“The clear winners in terms of physical retail space will be the large dominant shopping centres which can provide the best choice of retail food and leisure offer and good transportation links,” JLL’s Mr Lipscomb explains.

“Mall owners will need to continue to innovate in their centres in order to keep them relevant in a fast-changing retail environment. The best malls will need to offer a high quality environment but also a dynamic and diversified retail offer; through mall activity and pop-up shops. It seems online retailers still need to make improvements to their delivery processes with large volumes of returned items adding significantly to their cost base.”

Click and collect locations seem to be a winning concept, outside of the pure-play online retailers.

“Approximately fifty per cent of online sales in Poland are done via click and collect. There are no high streets in Poland, so we have to offer the experience that only a shopping centre can offer, by making them work more like community centres,” says EPP’s Mr Dean.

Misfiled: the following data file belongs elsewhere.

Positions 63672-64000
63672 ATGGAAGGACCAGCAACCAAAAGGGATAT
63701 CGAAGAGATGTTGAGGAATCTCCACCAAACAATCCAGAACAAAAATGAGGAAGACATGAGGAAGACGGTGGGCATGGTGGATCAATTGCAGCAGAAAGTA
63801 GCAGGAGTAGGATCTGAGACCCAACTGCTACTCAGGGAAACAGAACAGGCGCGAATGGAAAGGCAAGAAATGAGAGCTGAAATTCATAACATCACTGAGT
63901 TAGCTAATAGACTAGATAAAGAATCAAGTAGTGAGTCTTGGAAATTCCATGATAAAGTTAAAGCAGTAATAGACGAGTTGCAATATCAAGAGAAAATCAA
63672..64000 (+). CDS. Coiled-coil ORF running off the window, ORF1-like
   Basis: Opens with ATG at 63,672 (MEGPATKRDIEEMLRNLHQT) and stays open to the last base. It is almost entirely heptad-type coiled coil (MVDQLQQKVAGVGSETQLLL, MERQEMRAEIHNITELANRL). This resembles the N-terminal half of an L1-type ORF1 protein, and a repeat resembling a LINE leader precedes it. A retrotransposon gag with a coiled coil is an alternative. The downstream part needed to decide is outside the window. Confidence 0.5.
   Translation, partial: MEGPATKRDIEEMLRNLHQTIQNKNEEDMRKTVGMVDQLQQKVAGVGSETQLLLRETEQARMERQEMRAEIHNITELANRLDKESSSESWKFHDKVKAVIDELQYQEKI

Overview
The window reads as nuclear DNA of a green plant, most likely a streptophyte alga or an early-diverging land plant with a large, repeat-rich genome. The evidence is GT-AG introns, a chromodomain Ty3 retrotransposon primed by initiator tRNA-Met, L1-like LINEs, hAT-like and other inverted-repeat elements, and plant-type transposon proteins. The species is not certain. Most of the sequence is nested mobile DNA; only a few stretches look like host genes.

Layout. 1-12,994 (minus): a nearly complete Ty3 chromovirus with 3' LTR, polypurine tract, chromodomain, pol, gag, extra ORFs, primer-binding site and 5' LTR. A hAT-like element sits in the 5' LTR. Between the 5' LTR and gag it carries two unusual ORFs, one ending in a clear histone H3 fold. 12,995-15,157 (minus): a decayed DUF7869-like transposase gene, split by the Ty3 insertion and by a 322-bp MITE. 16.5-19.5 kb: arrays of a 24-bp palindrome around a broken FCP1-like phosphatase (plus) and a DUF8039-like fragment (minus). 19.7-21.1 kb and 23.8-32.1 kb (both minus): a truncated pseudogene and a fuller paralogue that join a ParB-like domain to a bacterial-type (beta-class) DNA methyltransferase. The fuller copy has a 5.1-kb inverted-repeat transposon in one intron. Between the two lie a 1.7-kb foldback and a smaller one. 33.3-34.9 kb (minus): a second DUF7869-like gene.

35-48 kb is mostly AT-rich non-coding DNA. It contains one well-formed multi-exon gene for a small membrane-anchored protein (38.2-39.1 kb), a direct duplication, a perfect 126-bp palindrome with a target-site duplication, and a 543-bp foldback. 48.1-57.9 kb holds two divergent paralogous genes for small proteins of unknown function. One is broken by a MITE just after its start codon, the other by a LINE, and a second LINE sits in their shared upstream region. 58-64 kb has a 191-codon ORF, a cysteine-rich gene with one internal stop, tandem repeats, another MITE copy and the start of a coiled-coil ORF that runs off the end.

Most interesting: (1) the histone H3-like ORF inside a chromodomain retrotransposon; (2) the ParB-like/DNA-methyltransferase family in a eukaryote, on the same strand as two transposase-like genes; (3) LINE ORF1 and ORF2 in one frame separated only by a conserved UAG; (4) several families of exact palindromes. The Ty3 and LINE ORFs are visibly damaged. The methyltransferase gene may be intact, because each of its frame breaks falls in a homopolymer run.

“The click and collect concept works because the average online spending in Poland is still low compared to western Europe, whilst delivery prices are high. Shopping centres offer a different experience, now they are the public space of the city, working as tourist destinations as well.”

Going beyond the experience means also knowing a customer’s needs wherever they might live. Mr Dean believes that any successful foreign retailer who wants to invest abroad must adapt to local needs.

LPP is trying to consistently improve the shopper experience, investing over 12.6 million US dollars in new technology annually, aimed at enriching the customer experience across its markets.

“In the world of contemporary retail, and particularly for fashion retail, this is a must-have. In the past 20 years LPP has turned a single shop, opened in 1998, into over one million square metres of retail space spanning Western, Central and Eastern Europe and the Middle East. During this time, retail has advanced rapidly and it’s hard to predict what the future might look like,” conludes LPP’s Mr Piechocki.